The Samuel Griffith Society wishes all Australians a joyful and thoughtful Australia Day and a prosperous and happy 2016.

I D F Callinan AC
26 January 2016

New Volumes of Proceedings added to Website

The Proceedings of the Society for 2012 (volume 24) and 2013 (volume 25) have now been added to the site as PDFs. More information and download options here.

How much do you know about our Constitution?

If you’re like most Australians your answer would probably be, “not much”!

We all know there is something called “The Constitution” and we know that the Constitution has been a good thing, yet we know very little about what’s in it, or how it works in practice.

The Constitution is in fact the keystone of our parliamentary and legal system. It protects our democracy and our liberties.

From time to time, assorted prominent people suggest that Australia’s Constitution is “badly in need of reform” and that we should now embark on a large scale process of “constitutional review”.

These comments have set alarm bells ringing in the minds of many Australians who regard such attempts to “reform” our Constitution with great reserve, if not suspicion.

Written constitutions exist in many countries and have been established for very good reasons – maintaining law and order and protecting citizens from abuses of power and authority – including, particularly, abuses by governments.

It is difficult for many Australians who, if native born, have never experienced serious domestic turbulence, or civil wars, or openly oppressive government regimes, to appreciate fully the benefits of such civil quietness. Nevertheless most of us would agree that we should always be alert against any attempt to undermine the liberties we currently enjoy.

With these thoughts in mind The Samuel Griffith Society was formed in 1992, and the fact that hundreds of Australians have since joined the Society indicates the general concern to uphold a Constitution which has served us so well for so long.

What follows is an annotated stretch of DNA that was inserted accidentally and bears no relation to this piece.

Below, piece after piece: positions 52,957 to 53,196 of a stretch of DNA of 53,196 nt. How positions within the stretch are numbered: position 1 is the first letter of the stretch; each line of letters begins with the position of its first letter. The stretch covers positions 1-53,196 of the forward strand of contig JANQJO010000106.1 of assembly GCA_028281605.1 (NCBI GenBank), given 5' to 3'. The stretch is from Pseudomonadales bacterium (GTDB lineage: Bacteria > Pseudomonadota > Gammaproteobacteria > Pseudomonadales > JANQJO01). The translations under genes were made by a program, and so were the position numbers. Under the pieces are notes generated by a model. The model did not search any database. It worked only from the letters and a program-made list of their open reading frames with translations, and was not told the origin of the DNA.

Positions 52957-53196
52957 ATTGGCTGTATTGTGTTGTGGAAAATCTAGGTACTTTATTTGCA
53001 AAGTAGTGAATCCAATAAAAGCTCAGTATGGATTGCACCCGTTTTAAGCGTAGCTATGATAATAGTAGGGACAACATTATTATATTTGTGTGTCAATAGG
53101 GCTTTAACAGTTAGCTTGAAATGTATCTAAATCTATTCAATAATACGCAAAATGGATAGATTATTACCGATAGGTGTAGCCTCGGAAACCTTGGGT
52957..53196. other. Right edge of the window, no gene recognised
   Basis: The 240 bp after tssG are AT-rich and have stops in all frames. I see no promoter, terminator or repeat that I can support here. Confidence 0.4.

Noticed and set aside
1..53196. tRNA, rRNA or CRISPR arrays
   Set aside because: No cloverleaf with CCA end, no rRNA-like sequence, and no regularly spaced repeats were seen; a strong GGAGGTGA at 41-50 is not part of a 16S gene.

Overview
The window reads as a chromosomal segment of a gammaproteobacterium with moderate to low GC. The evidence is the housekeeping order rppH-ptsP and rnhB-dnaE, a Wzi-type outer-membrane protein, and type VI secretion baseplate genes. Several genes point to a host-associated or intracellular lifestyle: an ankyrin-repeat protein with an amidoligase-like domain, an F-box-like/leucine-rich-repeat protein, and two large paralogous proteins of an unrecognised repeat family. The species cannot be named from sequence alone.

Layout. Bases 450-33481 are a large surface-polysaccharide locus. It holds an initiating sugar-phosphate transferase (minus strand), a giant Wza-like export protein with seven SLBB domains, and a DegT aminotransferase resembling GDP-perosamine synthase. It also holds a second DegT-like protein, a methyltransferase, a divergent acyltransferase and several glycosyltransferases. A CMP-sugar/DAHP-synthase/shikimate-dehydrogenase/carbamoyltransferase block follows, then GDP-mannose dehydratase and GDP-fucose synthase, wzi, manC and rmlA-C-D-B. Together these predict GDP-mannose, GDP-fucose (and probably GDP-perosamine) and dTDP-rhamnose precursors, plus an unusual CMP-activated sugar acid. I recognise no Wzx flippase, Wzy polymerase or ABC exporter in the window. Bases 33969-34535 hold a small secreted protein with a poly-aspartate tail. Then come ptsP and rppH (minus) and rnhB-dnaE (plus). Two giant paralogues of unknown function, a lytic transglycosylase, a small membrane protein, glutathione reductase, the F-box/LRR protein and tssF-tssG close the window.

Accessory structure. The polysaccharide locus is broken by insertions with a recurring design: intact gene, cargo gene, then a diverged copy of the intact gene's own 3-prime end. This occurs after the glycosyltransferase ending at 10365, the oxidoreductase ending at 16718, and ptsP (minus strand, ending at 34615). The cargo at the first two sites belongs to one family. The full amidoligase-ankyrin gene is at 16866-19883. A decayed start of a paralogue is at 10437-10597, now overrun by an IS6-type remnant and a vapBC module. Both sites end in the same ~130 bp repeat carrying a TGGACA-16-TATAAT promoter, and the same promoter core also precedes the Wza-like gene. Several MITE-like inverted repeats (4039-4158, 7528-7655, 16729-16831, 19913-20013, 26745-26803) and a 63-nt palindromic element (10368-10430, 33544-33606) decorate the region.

Sir Samuel Griffith was, from 1903 until 1919, the first Chief Justice of the High Court of Australia. It is widely accepted that he was primarily responsible for writing the first constitutional draft of 1891.This document became the basis for our Constitution, under which the six Australian self-governing colonies came together to form a Federation. The proper roles of federal and State governments under the Constitution are of continuing and vital importance.

The Samuel Griffith Society’s prime role is to ensure that proposals to change the Australian Constitution will be subjected to the most intense scrutiny. Constitutional change may well be desirable from time to time, but it should only occur after exhaustive, community-wide debate, leading up to consideration by the Australian people under the referendum provisions of s.128 of the Constitution.

The Society now appeals to all Australians to join in upholding their Constitution – not only because it has served us well in the past, but also to ensure it continues to serve well future generations.